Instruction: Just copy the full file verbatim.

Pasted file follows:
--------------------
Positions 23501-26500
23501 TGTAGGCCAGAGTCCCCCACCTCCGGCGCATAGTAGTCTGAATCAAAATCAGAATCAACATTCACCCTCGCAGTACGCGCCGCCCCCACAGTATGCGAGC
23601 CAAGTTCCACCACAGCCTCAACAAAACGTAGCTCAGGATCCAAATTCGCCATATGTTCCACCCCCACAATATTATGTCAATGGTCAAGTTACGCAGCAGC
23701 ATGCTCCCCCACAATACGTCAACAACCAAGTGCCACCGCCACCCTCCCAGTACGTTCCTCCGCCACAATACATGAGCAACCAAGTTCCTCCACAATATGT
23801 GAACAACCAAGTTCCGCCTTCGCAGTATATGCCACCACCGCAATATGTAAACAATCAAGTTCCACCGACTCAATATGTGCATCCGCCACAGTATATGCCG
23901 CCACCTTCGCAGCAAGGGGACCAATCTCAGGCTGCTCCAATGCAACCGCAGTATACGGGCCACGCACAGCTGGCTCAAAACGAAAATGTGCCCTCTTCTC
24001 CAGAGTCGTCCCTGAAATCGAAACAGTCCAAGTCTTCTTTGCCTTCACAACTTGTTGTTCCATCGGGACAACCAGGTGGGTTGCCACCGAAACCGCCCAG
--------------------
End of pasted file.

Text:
Positions 23501-26500
23501 TGTAGGCCAGAGTCCCCCACCTCCGGCGCATAGTAGTCTGAATCAAAATCAGAATCAACATTCACCCTCGCAGTACGCGCCGCCCCCACAGTATGCGAGC
23601 CAAGTTCCACCACAGCCTCAACAAAACGTAGCTCAGGATCCAAATTCGCCATATGTTCCACCCCCACAATATTATGTCAATGGTCAAGTTACGCAGCAGC
23701 ATGCTCCCCCACAATACGTCAACAACCAAGTGCCACCGCCACCCTCCCAGTACGTTCCTCCGCCACAATACATGAGCAACCAAGTTCCTCCACAATATGT
23801 GAACAACCAAGTTCCGCCTTCGCAGTATATGCCACCACCGCAATATGTAAACAATCAAGTTCCACCGACTCAATATGTGCATCCGCCACAGTATATGCCG
23901 CCACCTTCGCAGCAAGGGGACCAATCTCAGGCTGCTCCAATGCAACCGCAGTATACGGGCCACGCACAGCTGGCTCAAAACGAAAATGTGCCCTCTTCTC
24001 CAGAGTCGTCCCTGAAATCGAAACAGTCCAAGTCTTCTTTGCCTTCACAACTTGTTGTTCCATCGGGACAACCAGGTGGGTTGCCACCGAAACCGCCCAG